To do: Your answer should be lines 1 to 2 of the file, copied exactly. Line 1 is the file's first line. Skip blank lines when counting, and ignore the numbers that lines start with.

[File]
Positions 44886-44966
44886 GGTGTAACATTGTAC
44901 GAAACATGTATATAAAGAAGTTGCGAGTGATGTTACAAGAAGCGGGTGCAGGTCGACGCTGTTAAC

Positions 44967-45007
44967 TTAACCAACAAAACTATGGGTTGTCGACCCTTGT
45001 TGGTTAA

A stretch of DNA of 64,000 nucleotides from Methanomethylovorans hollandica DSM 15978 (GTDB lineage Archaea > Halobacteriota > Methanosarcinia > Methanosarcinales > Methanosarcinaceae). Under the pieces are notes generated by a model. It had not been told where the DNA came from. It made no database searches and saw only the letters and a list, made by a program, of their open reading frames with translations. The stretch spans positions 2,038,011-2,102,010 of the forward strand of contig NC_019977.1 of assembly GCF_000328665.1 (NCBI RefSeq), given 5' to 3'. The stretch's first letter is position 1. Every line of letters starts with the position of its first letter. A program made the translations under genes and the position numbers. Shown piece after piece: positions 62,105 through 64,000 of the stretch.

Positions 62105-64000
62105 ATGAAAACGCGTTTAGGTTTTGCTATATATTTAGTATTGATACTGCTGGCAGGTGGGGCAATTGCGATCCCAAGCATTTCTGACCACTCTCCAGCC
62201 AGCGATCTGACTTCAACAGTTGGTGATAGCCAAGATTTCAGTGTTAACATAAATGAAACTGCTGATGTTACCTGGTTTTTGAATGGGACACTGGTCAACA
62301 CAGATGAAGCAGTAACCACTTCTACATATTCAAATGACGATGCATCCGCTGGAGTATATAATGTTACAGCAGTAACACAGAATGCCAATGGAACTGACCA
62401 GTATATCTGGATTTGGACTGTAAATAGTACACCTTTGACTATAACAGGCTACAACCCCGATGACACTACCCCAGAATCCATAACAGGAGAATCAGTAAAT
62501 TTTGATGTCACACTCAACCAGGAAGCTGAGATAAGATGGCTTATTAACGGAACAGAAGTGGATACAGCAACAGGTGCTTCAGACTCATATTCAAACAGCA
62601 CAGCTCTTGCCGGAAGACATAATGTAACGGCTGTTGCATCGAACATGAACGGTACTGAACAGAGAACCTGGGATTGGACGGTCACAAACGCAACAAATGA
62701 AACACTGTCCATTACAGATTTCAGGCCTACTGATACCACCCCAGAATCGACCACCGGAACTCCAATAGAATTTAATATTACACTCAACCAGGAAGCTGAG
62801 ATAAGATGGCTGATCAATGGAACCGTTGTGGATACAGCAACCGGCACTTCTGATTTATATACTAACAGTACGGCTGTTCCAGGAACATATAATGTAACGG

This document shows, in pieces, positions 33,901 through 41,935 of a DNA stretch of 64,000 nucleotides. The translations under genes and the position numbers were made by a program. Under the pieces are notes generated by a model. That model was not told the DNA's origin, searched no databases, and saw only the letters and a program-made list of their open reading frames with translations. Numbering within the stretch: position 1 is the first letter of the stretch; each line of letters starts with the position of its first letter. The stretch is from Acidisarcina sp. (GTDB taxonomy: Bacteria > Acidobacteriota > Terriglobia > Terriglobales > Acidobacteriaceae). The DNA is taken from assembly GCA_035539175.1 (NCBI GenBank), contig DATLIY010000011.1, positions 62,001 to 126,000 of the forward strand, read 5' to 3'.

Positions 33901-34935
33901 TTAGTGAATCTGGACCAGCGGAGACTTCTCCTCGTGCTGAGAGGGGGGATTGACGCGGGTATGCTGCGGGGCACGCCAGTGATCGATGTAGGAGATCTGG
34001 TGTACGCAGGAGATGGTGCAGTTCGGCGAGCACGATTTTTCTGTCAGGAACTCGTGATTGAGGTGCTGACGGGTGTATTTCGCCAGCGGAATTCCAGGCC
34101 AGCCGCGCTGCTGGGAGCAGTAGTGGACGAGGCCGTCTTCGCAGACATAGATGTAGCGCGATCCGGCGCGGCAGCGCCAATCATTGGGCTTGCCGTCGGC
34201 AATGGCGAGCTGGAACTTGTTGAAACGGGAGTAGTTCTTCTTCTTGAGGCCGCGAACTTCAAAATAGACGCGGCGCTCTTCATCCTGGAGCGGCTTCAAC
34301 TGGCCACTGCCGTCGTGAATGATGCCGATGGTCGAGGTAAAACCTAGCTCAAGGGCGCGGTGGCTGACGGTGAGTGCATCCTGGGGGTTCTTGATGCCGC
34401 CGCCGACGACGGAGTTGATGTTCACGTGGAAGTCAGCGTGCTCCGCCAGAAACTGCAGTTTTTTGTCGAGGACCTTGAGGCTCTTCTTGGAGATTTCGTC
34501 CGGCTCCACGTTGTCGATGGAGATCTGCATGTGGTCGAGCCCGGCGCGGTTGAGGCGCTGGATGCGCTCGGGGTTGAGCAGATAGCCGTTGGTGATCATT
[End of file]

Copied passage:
Positions 44886-44966
44886 GGTGTAACATTGTAC